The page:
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A Matter of Great Importance (Lysander!)
Thu Sep 7, 2006 12:37 (XFF:

Locke had dealt with the paperwork that was his responsibility, for the day. Acquisition of foodstuffs from local merchants, the purchasing of new training instruments for the men, leave time requests, and, his absolute least favorite thing of all time, signing off on the notices of deserters found, allowing them to be hung on the tree. Well, it wasn't the worst thing in the world - grits were the worst thing in the world - but it was an steadfastly unhappy thing. The only bit that made it alright, that he said "yes" to the "can we kill this one?" was that they had tucked tail and run from duty and honor. The Black Tower was, in Locke's mind, the only institution left in the world that was worth anything. Some would argue the White their equak; they would be wrong. It was a bastion of knowledge and culture, and it was a part of general knowledge, but they seemed preoccupied, of late. When the Seanchan had landed in Falme, they had not moved. And as they spread across the westlands, still, the White did not move. They were too busy trying to subjugate the Dragon - a lost presumption - rather than focusing on the destiny that he had been born to realize.

One would think that the Tar Valon thinkers would believe it out of step, to try and control the only means they have to salvation, in the end. One does not boss around someone who holds the key to the future. Locke sighed. He let these thoughts slip away, busying himself with the usual musings over new battle tactics, training regimens, how to improve efficiency within the officers' ranks, which would in turn manifest tenfold in the regulars. And yet, he could not concentrate. Something about his M'Hael had been eating at his mind since his raising to Asha'man. Lysander was a sound leader; Locke had no plans to usurp him, and no qualms with how he delegated power, or ran operations. He just wanted to know the man he served; know him like he'd known Poettre. It's his eyes. Something has been bothering him, for months now. And I will discover it.


The secretary looked at Locke sideways. His reputation preceded him, it appeared. Usage of the term "Fire General" had become a normalcy, at least when he was not in the room. An ear to the ground found that the men meant it respectfully, even if the most respectful thing to do would have been to simply use his given rank. Or sir. "Might I be of service, Asha'man?" The secretary was small and hunched, not a defect in his bones; he'd just been writing memos and notes and jotting down appointments all morning and afternoon.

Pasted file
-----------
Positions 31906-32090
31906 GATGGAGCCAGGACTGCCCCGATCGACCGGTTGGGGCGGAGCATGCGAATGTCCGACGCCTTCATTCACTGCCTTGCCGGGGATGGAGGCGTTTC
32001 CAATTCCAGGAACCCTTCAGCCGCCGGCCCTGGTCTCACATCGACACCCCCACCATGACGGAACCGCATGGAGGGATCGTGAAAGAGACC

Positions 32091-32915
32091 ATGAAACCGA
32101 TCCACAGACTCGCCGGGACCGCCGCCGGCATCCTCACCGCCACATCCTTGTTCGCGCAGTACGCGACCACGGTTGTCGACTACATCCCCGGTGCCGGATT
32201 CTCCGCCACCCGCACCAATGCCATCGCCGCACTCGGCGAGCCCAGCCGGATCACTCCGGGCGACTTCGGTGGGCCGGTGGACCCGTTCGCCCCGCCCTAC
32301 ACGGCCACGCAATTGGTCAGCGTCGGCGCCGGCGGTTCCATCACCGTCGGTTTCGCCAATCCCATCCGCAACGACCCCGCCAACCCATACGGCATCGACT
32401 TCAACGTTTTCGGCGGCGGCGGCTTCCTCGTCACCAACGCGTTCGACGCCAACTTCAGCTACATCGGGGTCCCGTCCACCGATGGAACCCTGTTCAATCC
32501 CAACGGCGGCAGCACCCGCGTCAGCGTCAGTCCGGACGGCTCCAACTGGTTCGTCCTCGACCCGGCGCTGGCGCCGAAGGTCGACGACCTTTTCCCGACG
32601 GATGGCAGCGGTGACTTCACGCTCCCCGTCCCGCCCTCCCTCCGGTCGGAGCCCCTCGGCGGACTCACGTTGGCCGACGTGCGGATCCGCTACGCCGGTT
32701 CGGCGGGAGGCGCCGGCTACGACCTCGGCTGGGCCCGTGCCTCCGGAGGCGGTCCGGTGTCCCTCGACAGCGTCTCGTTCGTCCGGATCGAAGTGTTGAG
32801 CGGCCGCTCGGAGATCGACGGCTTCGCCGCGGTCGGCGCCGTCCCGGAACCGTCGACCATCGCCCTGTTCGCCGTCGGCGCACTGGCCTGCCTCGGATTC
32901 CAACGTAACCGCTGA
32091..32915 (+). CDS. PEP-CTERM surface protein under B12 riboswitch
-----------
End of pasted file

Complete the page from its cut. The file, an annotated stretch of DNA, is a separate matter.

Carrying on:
"I require a short audience with the M'Hael - it is a matter of great importance. However, the importance is to me, and me alone, and as such, if he is otherwise engaged, I do not take issue with being made to wait." Locke inclined his head respectfully, and took a seat, as was directed. The secretary left the room and returned shortly thereafter, saying that Locke would be sitting for a short while - perhaps thirty minutes. Thirty minutes turned into an hour, an hour into two. Locke fixed his gray and white eyes at nothing in particular; he had expected that this would happen. He'd known it, in fact. The secretary seemed unsettled by his constant presence, and his refined silence. He seemed to think it awkward; Locke didn't. If he had nothing to speak of, he spoke of nothing. Finally, two words permeated reality in a manner which only sudden noise through silence can. The words were "Come in."

Locke shut the door behind him, saluting and bowing to his Commander. Lysander's head was shaven, lately, and there was peach fuzz on the dome of his skull. The leader's eyes met his. Locke had two different colored irises, but if it made the M'Hael uncomfortable, he gave no sign. "Be seated, Asha'man." Locke followed orders. "What matter of great importance do you for me to consider, if it applies to you, and only you?"

"Poettre Valis beat me at stones, once." Locke leaned back in his chair and produced a folded piece of paper from his breast pocket - a hand-drawn stones board, folded many, many times over. The white and black pieces were in his left and right pants pockets, respectively. He placed all on the table, much to... what he would call chagrinned dismay, of Lysander. "I'm very curious to know if you can, too."

OOC: To play, or not to play??


    • A Crash Course in BehaviorismM'Hael Lysander, Thu Sep 7 20:16
      People fascinated Lysander. Not just any person, of course, was enough to ensnare his interest, as he would not dare consign the entirety of his amusement in a dull soul, after all. That would be... more
      • Bits, Bobs, This, That, and the OtherAsha'man Locke, Tue Sep 12 13:14
        “It’s an intellectual’s game, which is why too few within the Tower’s confines play it, and why even less play it well.” Lysander smirked nearing the end of his sentence. It was true; most Asha'man... more
        • The Games We Play and, Oh, the Questions We AskM'Hael Lysander, Thu Sep 21 17:47
          It was a drowning battle–drowning in that he was aware of the threat around him, conscious of the water pressing in on him from all sides. One would wonder if this was a rehearsed play, and they were ... more
          • Questions Already AnsweredAsha'man Lemain, Fri Sep 22 13:01
            Bonding. It was something that Locke had considered, but in reality, would probably never submit to. He could not sense Shadowspawn, true, but he had his own powers, in kind, that allowed him to do... more
            • Answers Inevitably QuestionedM'Hael Lysander, Fri Sep 22 18:13
              “I don't correct it because I don't practice self immolation.” It was regrettable that Illusion, sitting gloriously among the Talents, was cast in such a negative light, or bathed even in no light at ... more
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